Our Readers Say
January 2000 by Staff• "Well, that's what we've been told, isn't it?"
Alaska is in the midst of assessing its rare-earth resources, an effort pushed by Governor Sean Parnell, who sees them as another example of where the US is reliant on foreign sources to meet its needs.
Science has shown, over the past few centuries, that there is a direct correlation between certain plants and their geophysical surroundings.
The changes we are seeking will most definitely help prospectors, small operations and dredgers. If you haven’t yet read our proposals, you’ll find a link to it at the end of the online version of this article.
The Livengood (pronounced with a long “i” as in alive) gold stampede was the last of the great Alaska Gold Rush. The string of gold rushes began in 1886 with the Fortymile gold strike, and ten years later with the large Yukon Klondike goldfields discovery.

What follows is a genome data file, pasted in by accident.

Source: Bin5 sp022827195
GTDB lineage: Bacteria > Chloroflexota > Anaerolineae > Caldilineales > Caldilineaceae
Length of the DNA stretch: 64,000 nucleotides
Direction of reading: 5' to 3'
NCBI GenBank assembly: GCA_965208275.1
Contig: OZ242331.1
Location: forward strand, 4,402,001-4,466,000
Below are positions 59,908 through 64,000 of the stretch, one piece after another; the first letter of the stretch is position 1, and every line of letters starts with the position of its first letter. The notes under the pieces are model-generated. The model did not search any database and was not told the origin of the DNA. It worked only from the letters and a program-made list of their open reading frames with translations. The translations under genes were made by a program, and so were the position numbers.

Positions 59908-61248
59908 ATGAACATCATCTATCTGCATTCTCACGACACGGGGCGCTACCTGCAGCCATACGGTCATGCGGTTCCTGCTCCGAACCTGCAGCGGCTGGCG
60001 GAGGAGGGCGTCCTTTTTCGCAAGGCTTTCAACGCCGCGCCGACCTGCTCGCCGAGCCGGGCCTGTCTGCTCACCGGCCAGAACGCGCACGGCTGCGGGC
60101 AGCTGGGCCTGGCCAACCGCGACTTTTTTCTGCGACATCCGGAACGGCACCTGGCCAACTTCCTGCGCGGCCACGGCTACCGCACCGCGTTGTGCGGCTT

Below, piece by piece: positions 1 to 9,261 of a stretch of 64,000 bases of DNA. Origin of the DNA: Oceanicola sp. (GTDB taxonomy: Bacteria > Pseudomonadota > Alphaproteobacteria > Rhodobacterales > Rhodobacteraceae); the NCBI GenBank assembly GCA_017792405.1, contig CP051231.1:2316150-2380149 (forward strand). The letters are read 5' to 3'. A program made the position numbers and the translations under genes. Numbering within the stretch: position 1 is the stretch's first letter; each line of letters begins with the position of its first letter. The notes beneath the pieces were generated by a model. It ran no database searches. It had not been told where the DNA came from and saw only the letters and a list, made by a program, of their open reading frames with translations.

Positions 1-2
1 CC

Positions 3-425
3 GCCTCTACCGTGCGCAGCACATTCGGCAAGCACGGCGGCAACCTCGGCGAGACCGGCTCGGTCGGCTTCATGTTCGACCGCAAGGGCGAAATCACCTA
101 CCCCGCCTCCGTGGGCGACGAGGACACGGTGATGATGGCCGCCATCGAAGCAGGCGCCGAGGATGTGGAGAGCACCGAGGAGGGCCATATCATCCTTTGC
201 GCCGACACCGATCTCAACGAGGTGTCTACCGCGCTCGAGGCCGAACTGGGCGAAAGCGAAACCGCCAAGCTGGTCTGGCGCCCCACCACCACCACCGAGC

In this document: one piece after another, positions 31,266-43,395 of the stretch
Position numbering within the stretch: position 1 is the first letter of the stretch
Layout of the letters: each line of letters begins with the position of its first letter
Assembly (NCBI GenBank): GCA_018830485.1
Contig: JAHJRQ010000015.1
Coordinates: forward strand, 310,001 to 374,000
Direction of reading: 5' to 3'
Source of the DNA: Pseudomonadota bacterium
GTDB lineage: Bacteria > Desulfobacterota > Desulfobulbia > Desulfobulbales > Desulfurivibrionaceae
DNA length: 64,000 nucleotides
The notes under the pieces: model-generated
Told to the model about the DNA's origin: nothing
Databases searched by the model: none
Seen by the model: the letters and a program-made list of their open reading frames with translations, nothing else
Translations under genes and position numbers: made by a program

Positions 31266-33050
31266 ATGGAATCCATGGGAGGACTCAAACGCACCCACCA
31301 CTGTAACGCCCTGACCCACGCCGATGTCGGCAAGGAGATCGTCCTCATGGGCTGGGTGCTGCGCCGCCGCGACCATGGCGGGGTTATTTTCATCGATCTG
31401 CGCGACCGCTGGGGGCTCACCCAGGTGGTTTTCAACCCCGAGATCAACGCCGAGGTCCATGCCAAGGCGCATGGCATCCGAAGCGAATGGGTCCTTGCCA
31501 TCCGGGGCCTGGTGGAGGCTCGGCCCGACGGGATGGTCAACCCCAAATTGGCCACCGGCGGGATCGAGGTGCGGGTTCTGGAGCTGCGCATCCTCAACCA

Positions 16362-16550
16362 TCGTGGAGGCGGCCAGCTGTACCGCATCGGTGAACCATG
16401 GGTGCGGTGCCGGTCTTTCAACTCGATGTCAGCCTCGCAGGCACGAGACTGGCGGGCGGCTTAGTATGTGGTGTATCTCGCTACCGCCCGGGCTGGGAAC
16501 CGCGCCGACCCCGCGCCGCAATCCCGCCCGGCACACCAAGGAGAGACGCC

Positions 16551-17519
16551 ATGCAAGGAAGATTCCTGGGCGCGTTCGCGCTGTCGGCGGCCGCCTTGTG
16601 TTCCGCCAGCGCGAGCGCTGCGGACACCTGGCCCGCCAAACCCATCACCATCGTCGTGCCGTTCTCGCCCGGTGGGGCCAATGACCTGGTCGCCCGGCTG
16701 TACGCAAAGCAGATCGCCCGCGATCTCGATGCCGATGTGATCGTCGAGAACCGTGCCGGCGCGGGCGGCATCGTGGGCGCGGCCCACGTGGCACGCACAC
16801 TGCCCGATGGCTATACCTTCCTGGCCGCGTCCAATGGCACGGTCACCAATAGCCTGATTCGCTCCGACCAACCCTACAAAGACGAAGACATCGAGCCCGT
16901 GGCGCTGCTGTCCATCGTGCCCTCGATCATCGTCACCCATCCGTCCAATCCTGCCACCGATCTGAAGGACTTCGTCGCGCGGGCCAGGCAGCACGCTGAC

The truth is that cemented gravels are really not all that complex. There is no mystery of how gold grew there or somehow wormed its way into these solid gravels.
Before it was over, 200 buckets of gravel and gold were swished and swirled in competition to determine who was the best gold panner in the County.
The Bawl Mill • Over the Divide • Letter from the Editor to our Readers and Advertisers • Administration Considers Bypassing Congress • First Woman to Draw Mining Pension • Small Mine Selective Blasting • Mohave Mountain Placers, Arizona • High Court to Reconsider Wilderness Water Rights • Sixteen to One Takes on MSHA • Picks & Pans: Gold Mining on Joie Osgood Ranch • Gold • Company Notes • Millie's Tailings • Placer PGMs in Alaska • Mogollon—New Mexico's Remote Gold Camp • ICMJ 9th Annual Photo Contest Results • The Other Minerals of Mt. Diablo • Melman on Gold & Silver • Mining Stock Quotes and Mineral & Metal Prices • Looking Back